Georgian Wines: Traditional Qvevri, Modern Trend

Wine: the ancient beverage of fermented grape juice, has formed a critical component of meals for hundreds of years. While we are unsure of the exact origins of winemaking, the current archeological record shows that a fermented drink based on grapes dates back to approximately 7000 BCE in the Far East. The record also shows that soon thereafter a more identifiable form of what we today consider wine can be found in the Near East and the Baltic Peninsula on the European/Asian border. Wine production in the country of Georgia dates back at least 8000 years, to about 5000 BCE, and they proudly like to claim that they are the birthplace of wine. That being said archeologists do believe that the Georgian people were the first to domesticate and cultivate grape vines.

Georgian Qvevri


In ancient Georgia, villages and small towns were based around three central factors: a place of worship, wine and water. Sadly the Georgian people were not prolific record keepers, or storytellers, and much of this history has been lost, even that from the Middle Ages when the rest of Europe began to write down it’s history. What does remain is the history of toasting during gatherings, a tradition that continues today. No meal or gathering with a Georgian is complete without a long toast … or four.

But Georgian wine is a unique entity, completely different from western styles we are used to. And they are currently taking the wine world by storm, one of the fastest rising trends among wine nerds. Made from a range of over 500 indigenous grape varieties, Georgian wines are produced in underground clay vessels called qvevri, or kvevri, and have been produced this way since antiquity. In fact Georgia is seeking to gain UNESCO World Heritage status for its wine industry.

It is these qvevri that produce the most distinctive characteristic of these wines. Whole grapes clusters, stems, skins and seeds included, are loaded into the qvevri, which are buried underground to maintain a consistent temperature, and left to ferment with natural yeasts. Of course this is a bit of a generalization, the wine making varies greatly from region to region, with stems being removed in the warmer regions to prevent the wines from becoming too bitter. This same technique is used for red, white and rose wines. The white wines are actually Amber wines as they rest in contact with the skins and take on a unique color. The rose wines are actually natural rose wines, they also rest on the skins but are extremely light red wines that produce rich colored roses, not like the pale pink Provencal style we are used to.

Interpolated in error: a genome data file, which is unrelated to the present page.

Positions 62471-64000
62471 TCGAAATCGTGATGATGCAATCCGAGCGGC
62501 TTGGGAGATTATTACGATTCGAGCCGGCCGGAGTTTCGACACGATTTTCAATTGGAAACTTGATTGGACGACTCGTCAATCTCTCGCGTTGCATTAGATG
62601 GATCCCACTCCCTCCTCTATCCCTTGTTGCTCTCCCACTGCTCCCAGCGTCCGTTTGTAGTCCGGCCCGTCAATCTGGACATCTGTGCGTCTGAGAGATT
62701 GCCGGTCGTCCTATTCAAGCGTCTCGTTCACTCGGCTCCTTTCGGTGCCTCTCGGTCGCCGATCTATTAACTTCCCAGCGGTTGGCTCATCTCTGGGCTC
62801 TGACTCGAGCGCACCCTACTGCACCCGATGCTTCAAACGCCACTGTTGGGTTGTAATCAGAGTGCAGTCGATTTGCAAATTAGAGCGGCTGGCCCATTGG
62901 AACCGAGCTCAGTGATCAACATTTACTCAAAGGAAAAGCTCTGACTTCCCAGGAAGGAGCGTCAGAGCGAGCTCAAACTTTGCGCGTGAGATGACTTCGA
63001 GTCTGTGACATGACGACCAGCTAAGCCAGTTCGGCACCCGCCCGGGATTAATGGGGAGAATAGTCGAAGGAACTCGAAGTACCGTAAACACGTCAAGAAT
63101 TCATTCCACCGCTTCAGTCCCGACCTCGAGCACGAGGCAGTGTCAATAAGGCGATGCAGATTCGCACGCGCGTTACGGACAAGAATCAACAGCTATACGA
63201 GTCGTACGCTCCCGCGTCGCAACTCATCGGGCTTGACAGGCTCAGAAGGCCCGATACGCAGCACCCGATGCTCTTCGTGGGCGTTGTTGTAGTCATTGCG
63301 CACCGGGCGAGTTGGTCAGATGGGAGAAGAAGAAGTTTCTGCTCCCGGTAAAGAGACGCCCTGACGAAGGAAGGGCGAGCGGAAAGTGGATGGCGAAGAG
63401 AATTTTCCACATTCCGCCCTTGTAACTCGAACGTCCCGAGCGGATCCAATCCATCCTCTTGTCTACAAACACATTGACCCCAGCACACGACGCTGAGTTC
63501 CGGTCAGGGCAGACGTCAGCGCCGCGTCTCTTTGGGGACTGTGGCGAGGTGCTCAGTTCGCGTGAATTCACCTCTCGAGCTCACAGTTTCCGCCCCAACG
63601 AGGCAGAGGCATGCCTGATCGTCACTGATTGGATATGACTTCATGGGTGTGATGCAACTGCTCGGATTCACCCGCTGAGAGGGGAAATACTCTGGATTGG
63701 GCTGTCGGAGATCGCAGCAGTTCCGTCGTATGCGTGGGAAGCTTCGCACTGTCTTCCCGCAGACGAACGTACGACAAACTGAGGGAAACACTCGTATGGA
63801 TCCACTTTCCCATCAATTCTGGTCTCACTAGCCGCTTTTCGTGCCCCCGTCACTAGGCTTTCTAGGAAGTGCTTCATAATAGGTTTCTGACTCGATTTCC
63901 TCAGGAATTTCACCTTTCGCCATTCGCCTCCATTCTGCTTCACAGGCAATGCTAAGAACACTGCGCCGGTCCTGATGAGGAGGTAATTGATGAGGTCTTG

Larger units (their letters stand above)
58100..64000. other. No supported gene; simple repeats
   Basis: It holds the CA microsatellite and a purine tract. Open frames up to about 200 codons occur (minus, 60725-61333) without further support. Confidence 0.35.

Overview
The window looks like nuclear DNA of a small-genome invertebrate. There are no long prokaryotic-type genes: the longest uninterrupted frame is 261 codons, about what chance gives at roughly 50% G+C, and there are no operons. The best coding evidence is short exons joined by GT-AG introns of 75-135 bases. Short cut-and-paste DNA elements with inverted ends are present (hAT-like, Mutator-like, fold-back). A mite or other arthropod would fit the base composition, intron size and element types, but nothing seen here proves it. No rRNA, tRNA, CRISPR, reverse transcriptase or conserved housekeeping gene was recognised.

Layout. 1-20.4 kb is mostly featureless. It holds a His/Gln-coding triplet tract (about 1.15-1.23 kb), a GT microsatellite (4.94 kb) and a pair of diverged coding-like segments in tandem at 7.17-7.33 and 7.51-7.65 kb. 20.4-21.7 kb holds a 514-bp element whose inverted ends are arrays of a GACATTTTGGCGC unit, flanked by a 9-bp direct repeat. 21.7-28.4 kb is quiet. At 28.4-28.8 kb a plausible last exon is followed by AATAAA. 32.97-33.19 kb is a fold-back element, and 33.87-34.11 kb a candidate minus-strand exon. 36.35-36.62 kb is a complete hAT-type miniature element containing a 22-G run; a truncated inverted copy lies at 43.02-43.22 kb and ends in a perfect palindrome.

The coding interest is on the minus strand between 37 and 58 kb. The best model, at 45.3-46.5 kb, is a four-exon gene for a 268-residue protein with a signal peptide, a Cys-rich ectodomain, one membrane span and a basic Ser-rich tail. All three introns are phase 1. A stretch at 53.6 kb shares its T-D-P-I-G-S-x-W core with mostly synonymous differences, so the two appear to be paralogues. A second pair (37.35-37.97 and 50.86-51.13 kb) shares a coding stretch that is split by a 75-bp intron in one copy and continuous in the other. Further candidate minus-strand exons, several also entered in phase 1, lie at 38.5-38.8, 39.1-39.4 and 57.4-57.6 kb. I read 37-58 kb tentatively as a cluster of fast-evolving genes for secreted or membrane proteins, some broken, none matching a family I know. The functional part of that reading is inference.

Georgian Wines  © C. Lafarge

Georgian Wines © C. Lafarge

This year, one of my fellow students is a Georgian. And thanks to his connections and his knowledge the school was able to host a Georgian wine lecture and tasting. Sadly I was a little late and missed the first half of the lecture but I was able to enjoy my second taste of Georgian wines. I first tasted Georgian red wines at the DWCC in Montreaux during a very busy tasting. I was unable to talk to the representative and understand the wines and was sadly disappointed. This time I got a better understanding of what makes Georgian wines unique. And I got to taste red, white and rose wines. Again, I have to confess these are not my favorite wines. The red was incredibly earthy and dense on the nose but was surprisingly fruity. The amber whites I tried were acidic and a bit sharp with a distinctive nose of dill pickles. But my favorite wine from the night was the rose. Rich in color, almost like an anemic Pinot Noir, it was crisp and fruity with a subtler nose.

That being said, our classmate stressed Georgian wines are meant to be enjoyed with food and in a traditional Georgian environment. Sadly I was trying to visit while my friend M. completed an internship there last year, but due to the difficulties in the Ukraine, I was unable to go. But I now have additional connections in Georgia and I will hopefully make my way there one-day to get  a true Georgian wine experience and hopefully discover a true appreciation for the wine.

Please don’t let my impressions stop you from exploring Georgian wines. They are a unique experience worth discovering on your own.